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1st Frostbite Drug Approved by FDA After Clinical Trial

1st frostbite drug approved by FDA
After a successful trial, the FDA approved the 1st frostbite drug. Credit: Iuliu Narcis Ilina / Flickr / CC BY-NC-ND 2.0

The U.S. Food and Drug Administration (FDA) has given the green light for the first-ever drug to treat severe frostbite.

The new drug, called iloprost, works by making blood vessels wider and stopping blood from clotting in frostbitten people. After a successful test on a small group of patients, the FDA has given the thumbs-up for its use.

It’s going to be sold under the name Aurlumyn. This drug aims to help adults with severe frostbite, potentially avoiding the need to cut off fingers or toes.

1 in 100,000 people had frostbite between 2016 and 2018

Severe frostbite happens when parts of the body, like the nose, ears, fingers, and toes, get frozen because of really cold temperatures (below 32 degrees Fahrenheit or 0 degrees Celsius).

When this freezing occurs, it stops blood from flowing well to those body parts, which means they don’t get enough oxygen and eventually die. Blood clots can also form, making the situation worse. Sometimes, the only solution is to remove the affected body part through amputation.

In the U.S., severe frostbite isn’t very common — about 1 in 100,000 people had a serious frostbite injury between 2016 and 2018. But when it does happen, it can have long-lasting effects on a person’s life.

“This approval provides patients with the first-ever treatment option for severe frostbite,” stated Dr. Norman Stockbridge, who leads the Division of Cardiology and Nephrology at the FDA’s Center for Drug Evaluation and Research, in the announcement on February 14.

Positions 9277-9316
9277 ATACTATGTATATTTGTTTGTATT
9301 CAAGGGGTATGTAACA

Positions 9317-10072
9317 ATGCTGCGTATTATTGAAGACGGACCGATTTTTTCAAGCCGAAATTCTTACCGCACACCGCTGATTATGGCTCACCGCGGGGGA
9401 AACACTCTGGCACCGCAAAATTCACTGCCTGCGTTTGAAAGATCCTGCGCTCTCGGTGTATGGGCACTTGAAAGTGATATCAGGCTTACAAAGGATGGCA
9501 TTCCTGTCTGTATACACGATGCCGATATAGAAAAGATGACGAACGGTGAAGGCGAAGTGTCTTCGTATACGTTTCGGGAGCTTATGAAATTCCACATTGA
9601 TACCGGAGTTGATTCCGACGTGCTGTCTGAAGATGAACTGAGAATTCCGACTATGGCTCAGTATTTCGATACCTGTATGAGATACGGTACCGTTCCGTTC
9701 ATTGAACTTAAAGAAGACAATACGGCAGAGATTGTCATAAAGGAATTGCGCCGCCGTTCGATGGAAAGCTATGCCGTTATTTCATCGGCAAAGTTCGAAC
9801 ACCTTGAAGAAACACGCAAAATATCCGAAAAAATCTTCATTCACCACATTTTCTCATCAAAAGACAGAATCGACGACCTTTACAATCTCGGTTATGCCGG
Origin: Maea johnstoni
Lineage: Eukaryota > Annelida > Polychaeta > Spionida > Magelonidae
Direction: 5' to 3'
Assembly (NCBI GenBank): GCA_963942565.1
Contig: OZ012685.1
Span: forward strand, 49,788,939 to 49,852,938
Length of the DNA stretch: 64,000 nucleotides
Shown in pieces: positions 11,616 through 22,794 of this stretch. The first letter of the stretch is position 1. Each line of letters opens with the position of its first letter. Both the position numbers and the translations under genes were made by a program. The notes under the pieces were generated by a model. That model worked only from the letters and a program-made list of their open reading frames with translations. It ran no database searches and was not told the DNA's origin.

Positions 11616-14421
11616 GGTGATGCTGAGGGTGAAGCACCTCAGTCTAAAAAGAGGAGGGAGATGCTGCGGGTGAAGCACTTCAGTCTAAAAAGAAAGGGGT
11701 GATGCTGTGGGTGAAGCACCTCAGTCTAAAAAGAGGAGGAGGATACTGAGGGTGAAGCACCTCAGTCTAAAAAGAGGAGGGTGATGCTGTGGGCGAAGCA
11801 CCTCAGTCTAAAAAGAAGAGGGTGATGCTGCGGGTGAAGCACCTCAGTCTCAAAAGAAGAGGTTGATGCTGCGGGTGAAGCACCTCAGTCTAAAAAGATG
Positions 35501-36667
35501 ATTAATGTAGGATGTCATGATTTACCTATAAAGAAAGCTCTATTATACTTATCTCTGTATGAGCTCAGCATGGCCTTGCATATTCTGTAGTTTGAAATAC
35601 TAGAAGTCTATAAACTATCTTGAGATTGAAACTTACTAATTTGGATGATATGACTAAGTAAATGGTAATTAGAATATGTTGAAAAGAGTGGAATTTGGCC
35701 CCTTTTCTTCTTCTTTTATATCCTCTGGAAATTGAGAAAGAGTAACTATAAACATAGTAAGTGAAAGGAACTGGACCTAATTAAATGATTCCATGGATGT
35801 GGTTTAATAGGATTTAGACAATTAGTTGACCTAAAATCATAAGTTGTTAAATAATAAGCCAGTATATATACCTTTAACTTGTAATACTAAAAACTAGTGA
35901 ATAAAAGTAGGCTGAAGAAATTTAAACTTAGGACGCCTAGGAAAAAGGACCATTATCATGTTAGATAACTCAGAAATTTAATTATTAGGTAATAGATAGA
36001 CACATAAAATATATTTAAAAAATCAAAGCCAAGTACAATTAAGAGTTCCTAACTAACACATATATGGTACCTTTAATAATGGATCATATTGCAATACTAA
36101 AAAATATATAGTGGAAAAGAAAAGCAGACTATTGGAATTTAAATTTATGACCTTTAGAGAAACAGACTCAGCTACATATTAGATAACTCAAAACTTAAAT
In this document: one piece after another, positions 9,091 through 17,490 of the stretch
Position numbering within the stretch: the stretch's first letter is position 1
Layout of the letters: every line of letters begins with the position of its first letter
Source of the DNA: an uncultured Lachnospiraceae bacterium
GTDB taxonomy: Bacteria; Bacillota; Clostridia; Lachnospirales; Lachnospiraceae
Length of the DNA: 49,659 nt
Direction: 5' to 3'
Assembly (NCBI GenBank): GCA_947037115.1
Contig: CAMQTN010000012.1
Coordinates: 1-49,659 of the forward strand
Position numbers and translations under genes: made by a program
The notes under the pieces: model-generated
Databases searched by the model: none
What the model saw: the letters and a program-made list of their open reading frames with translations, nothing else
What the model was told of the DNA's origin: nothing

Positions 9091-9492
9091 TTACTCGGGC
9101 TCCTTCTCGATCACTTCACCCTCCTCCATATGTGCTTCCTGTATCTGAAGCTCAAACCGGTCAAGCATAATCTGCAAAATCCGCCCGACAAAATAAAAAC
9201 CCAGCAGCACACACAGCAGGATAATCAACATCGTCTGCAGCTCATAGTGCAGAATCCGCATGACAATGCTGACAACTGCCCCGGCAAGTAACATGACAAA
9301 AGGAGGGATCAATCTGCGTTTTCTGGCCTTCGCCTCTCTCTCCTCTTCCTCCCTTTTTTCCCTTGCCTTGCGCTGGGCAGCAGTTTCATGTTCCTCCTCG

“Having this new option provides physicians with a tool that will help prevent the life changing amputation of one’s frostbitten fingers or toes,” he said.

Early signs of frostbite

The Centers for Disease Control and Prevention (CDC) explains that an early sign of frostbite is when the skin loses feeling and changes color, often becoming white, grayish-yellow, or feeling unusually firm or waxy.

This is known as frostnip, the mildest form of frostbite, which usually only causes temporary skin damage. Frostnip might make the affected area feel like pins and needles or throbbing.

To treat frostnip, the skin should be gradually warmed indoors or soaked in warm water at temperatures between 105 to 110 degrees Fahrenheit (40 to 43 degrees Celsius), according to Mayo Clinic.

In previous cases, doctors have attempted to save frostbitten toes and fingers using other drugs that reduce clotting.

However, these treatments carry a significant risk of bleeding or are only effective if administered within 24 hours of the injury, as explained by Dr. Peter Hackett, a professor of medicine at the University of Colorado Anschutz Medical Campus, who was not part of the trial.

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